The Difference Between African Futurism & Afrofuturism
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African Futurism is different from Afrofuturism because African Futurism is rooted in Native African experiences and aesthetics whilst Afrofuturism focuses on Black diaspora experiences and aesthetics.
African Futurism is a developing movement that professes to separate itself from Afrofuturism.
This excert from an interview of Masiyaleti Mbewe reflects the difference between African Futurism and Afrofuturism.
“Initially, I and other people I know went around calling ourselves Afrofuturists. We’re only now trying to detangle that identity.
Over time, I started feeling uncomfortable calling myself an Afrofuturist. There have been criticisms about Afrofuturism and how it was coined by a white man.
Even though Africans have been producing speculative content for years, it’s like we waited for a white man to just name it.
Speaking with my friend, spoken-word performer Philipp Khabo Koepsell, recently, we noticed that the prefix “Afro-” is the label used all the time to describe anything done by black people. Why can’t we define things ourselves?
In short, Masiyeleti Mbewe, a Futurist Creator in her own right suggests that a distinction can be or at the least ought to be made between African Futurist works by Africans with a strong Native African Influence, and those originating in the Black diaspora which she considers Afrofuturistic.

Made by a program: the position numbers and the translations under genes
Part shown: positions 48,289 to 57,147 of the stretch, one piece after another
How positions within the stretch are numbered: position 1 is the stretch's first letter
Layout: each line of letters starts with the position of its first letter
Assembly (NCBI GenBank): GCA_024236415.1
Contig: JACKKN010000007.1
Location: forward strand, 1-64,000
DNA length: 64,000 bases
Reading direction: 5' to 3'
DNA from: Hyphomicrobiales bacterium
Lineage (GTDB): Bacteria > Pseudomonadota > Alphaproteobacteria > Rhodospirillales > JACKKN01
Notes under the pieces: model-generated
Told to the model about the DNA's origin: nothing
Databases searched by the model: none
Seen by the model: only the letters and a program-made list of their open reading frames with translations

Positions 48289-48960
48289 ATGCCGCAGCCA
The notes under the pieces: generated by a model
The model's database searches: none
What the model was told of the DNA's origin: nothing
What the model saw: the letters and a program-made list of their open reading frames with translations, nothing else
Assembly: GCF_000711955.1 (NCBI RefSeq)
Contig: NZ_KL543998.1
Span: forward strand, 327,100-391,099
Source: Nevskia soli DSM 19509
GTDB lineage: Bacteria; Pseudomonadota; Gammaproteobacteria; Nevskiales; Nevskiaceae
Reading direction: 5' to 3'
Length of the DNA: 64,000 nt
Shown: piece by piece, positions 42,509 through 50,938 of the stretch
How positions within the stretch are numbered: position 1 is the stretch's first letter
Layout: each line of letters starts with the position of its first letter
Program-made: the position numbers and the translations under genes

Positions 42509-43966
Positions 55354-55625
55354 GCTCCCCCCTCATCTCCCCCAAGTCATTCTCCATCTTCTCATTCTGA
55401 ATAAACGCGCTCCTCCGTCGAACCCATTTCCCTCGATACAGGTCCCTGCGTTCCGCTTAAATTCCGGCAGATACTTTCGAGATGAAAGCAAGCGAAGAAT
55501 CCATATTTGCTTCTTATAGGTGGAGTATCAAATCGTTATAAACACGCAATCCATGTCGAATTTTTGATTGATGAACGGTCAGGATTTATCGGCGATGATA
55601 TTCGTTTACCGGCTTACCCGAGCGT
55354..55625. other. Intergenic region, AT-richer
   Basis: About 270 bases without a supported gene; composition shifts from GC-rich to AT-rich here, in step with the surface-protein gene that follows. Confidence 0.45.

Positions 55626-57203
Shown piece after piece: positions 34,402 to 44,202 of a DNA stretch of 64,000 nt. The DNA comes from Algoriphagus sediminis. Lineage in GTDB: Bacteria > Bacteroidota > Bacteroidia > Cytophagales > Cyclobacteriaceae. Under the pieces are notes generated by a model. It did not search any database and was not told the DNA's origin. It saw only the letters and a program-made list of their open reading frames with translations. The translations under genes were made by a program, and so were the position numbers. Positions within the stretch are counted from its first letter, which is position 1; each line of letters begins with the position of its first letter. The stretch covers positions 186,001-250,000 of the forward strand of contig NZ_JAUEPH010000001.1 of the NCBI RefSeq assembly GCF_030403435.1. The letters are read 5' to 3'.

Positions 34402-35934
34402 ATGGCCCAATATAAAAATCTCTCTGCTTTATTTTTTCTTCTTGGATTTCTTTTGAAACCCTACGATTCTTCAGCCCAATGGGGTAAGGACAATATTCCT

Fundamentally, she contends that although Futurist works may be produced by Black Creatives, its necessary to recognise the different Cultural influences and experiences reflected in Black Futurist works in order to appreciate the difference between African Futurism and Afrofuturism.
These differences between African Futurism and Afrofuturism can best be understood as a natural byproduct of the fact that Africans in Africa, and Blacks in the diaspora have different life experiences that stem purely from the fact that they exist in different parts of the world.
Furthermore, she points out that the generally accepted definition of Afrofuturism as ‘a philosophy of science, aesthetic and history that explores the developing intersection of African culture with technology….’ is problematic and at the very least requires reconsideration.
In particular, she points out it is also important to appreciate the difference between African Futurism and Afrofuturism because the term Afrofuturism itself is not Black in origin suggesting that the term Afrofuturism may actually be a reductionist interpretation of Black Art that uses the “Afro” prefix as a simplistic signifier of Black Futurist works whilst denying their complexity and differenct places of origin, and by extension the diversity of the Black experience.
The result is that we have a generic label for describing Black Futurist works that does not distinguish between African Futurist works from the African Continent and Afrofuturist works of the diaspora because the term Afrofuturism does not cater to the entire spectrum of Black experience and is tailored more towards describing Black Futurist works originating in the diaspora experience and Consciousness.
African Futurist works can be distinguished from Afrofuturist which bear the subconscious imprint of their Diaspora Western Paradigm origins because they predominatly rely on what Masiyaleti describes as “spacey landscapes..”